A “Torah expert” (νομικός; nomikos) once asked Yeshua, “What shall I do to inherit eternal life?” (Lk 10:25). Like a good rabbi, Jesus answered with a question: “What is written in the Torah?” (10:26). The learned man replied that, of all the Torah commands, it is most important to love God wholeheartedly (Deut 6:5), and also to love one’s neighbor (Lev 19:18). When the expert asked, “Who is my neighbour?”, Yeshua told a story about a Samaritan (Lk 10:30-35). Why did he do that?

The answer lies buried in the Hebrew text of Torah. In Leviticus 19:18 God instructs the Israelites as to how they should treat each other: “You shall not take vengeance, nor bear a grudge against the sons of your people, but you shall love your neighbour as yourself” (NASB). The term translated as “neighbor” in this verse is רֵעַ (rea), which means “friend,” “companion,” or “close associate.” A number of synonyms, such as אָח (ach; “brother”), עָמִית (amit; “kin”) and בְּנֵי עַמֶּךָ (bnei amecha; “children of your people”) appear in this same passage about Israelite relationships. But then comes a surprise; Leviticus goes beyond its discussion of relations within Israel and commands that God’s people also love the non-Israelite: “The stranger who resides with you shall be to you as the native among you, and you shall love him as yourself, for you were aliens in the land of Egypt; I am the LORD your God.” (Lev 19:34 NASB).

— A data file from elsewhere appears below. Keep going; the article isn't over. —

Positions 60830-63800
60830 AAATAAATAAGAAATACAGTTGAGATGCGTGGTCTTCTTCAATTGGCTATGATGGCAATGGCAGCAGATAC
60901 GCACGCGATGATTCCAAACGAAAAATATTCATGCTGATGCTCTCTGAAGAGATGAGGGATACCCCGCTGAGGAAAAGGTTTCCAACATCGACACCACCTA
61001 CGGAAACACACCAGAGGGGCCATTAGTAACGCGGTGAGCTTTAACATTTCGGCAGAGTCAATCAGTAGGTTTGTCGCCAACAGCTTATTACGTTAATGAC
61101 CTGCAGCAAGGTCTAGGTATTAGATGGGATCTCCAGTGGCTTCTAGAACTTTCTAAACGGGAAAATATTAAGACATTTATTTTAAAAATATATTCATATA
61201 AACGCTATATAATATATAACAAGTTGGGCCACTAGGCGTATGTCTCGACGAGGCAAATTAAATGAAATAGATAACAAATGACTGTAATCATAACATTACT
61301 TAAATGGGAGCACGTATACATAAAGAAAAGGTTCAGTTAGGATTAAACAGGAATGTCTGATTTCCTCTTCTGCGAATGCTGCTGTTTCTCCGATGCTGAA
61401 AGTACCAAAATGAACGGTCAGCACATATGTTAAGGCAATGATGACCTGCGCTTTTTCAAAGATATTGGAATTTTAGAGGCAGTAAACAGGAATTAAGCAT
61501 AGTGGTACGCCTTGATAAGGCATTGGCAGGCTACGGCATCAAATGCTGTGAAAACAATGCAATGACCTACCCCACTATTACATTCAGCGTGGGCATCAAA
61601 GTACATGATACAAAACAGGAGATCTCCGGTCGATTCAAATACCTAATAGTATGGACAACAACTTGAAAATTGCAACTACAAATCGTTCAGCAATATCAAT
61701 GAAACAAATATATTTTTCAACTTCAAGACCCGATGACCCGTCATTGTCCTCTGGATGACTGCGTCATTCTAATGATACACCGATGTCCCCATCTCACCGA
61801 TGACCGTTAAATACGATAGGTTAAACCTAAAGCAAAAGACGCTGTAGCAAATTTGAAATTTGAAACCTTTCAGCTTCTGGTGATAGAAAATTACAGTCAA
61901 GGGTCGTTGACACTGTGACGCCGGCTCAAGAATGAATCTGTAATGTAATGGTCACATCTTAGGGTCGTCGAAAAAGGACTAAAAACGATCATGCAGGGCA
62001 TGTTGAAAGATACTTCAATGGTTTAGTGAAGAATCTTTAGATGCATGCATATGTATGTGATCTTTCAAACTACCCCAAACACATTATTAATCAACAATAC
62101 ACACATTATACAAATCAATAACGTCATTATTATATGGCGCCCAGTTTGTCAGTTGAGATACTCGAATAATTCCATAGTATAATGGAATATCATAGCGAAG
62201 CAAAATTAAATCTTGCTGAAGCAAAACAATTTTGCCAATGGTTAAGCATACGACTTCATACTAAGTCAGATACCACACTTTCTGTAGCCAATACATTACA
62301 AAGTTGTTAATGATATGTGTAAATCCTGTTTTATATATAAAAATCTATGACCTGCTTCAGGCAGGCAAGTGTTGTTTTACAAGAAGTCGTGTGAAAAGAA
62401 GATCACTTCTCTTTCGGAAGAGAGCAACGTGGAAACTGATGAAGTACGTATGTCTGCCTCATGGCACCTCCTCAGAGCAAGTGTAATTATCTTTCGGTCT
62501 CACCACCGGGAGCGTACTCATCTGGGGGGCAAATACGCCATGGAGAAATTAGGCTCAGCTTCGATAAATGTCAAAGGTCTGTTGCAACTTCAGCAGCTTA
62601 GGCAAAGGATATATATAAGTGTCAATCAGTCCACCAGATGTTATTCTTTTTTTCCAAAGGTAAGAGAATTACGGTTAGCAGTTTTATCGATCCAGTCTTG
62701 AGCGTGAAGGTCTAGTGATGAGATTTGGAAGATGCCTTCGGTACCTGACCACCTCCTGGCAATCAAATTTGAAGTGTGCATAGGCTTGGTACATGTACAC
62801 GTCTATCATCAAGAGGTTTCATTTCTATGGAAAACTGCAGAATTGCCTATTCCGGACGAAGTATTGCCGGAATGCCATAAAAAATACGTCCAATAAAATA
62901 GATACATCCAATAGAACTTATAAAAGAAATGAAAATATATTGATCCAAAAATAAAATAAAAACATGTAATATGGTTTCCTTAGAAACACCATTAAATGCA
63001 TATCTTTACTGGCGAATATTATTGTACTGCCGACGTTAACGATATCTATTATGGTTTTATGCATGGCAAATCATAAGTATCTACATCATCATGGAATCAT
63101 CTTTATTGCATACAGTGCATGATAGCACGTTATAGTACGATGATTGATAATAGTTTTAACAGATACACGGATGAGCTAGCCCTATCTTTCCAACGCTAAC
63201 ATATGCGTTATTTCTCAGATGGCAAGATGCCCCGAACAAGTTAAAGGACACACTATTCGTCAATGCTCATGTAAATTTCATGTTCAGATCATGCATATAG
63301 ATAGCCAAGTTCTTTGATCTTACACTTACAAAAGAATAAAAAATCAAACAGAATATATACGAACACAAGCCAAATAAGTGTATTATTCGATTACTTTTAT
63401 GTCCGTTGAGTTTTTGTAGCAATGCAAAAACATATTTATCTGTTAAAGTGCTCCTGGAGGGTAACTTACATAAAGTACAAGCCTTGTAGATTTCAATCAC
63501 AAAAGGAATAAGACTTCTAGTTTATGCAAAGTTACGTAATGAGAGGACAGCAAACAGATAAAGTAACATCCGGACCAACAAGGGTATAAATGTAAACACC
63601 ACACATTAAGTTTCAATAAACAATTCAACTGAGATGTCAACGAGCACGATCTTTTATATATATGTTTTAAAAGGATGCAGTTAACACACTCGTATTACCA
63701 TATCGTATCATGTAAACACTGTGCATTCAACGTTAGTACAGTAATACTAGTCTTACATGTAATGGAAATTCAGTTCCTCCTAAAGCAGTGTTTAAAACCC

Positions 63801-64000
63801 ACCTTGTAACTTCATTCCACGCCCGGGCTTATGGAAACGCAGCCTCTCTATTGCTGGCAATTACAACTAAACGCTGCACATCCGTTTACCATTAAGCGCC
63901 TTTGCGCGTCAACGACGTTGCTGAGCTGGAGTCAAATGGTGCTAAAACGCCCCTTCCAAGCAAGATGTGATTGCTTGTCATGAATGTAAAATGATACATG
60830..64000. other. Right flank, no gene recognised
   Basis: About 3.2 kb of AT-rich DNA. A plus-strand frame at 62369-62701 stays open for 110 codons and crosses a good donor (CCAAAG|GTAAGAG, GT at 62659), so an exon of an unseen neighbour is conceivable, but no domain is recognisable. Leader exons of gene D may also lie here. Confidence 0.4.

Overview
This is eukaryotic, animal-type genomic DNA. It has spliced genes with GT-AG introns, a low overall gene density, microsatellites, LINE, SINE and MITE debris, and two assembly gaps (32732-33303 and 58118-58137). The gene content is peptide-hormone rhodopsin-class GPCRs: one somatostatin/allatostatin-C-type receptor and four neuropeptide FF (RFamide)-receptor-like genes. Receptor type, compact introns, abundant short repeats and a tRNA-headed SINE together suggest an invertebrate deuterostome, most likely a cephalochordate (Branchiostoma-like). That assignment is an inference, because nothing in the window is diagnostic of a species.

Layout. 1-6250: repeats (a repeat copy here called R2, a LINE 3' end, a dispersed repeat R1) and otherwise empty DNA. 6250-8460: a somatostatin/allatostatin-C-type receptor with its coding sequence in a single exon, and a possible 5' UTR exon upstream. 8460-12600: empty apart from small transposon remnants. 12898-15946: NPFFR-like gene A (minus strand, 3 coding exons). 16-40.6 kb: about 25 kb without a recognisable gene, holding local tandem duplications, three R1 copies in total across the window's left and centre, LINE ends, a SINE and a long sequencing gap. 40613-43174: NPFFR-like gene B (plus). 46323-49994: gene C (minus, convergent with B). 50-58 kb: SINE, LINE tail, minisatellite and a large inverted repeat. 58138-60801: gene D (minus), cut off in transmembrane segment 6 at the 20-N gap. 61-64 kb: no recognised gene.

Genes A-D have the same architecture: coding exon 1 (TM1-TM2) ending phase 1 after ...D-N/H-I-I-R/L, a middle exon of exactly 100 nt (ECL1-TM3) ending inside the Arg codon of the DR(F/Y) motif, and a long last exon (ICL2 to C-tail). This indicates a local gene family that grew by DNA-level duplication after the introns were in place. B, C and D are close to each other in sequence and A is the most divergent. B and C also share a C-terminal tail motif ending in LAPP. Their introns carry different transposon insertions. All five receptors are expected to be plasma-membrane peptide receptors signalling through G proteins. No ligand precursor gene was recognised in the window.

This command is a direct parallel to loving “your neighbour” (reacha; רֵעֲךָ) in Lev 19:18. But here God commands to love a גֵּר (ger)—“stranger,” “sojourner,” or “alien” who resides among the Israelites. The Lord says that any stranger is to be treated cordially, as if he or she were a “native” (ezrach; אֶזְרָח) of Israel. In light of this biblical background, it should make sense why Jesus tells a story about a Samaritan in Luke 10. Yeshua alludes to the context of the very passage the man quoted to him (Leviticus 19) and notes that even “strangers” and “outsiders” are to be treated as neighbours. Rabbi Jesus’ story was a challenge to the Torah expert to fully embrace God’s commandments.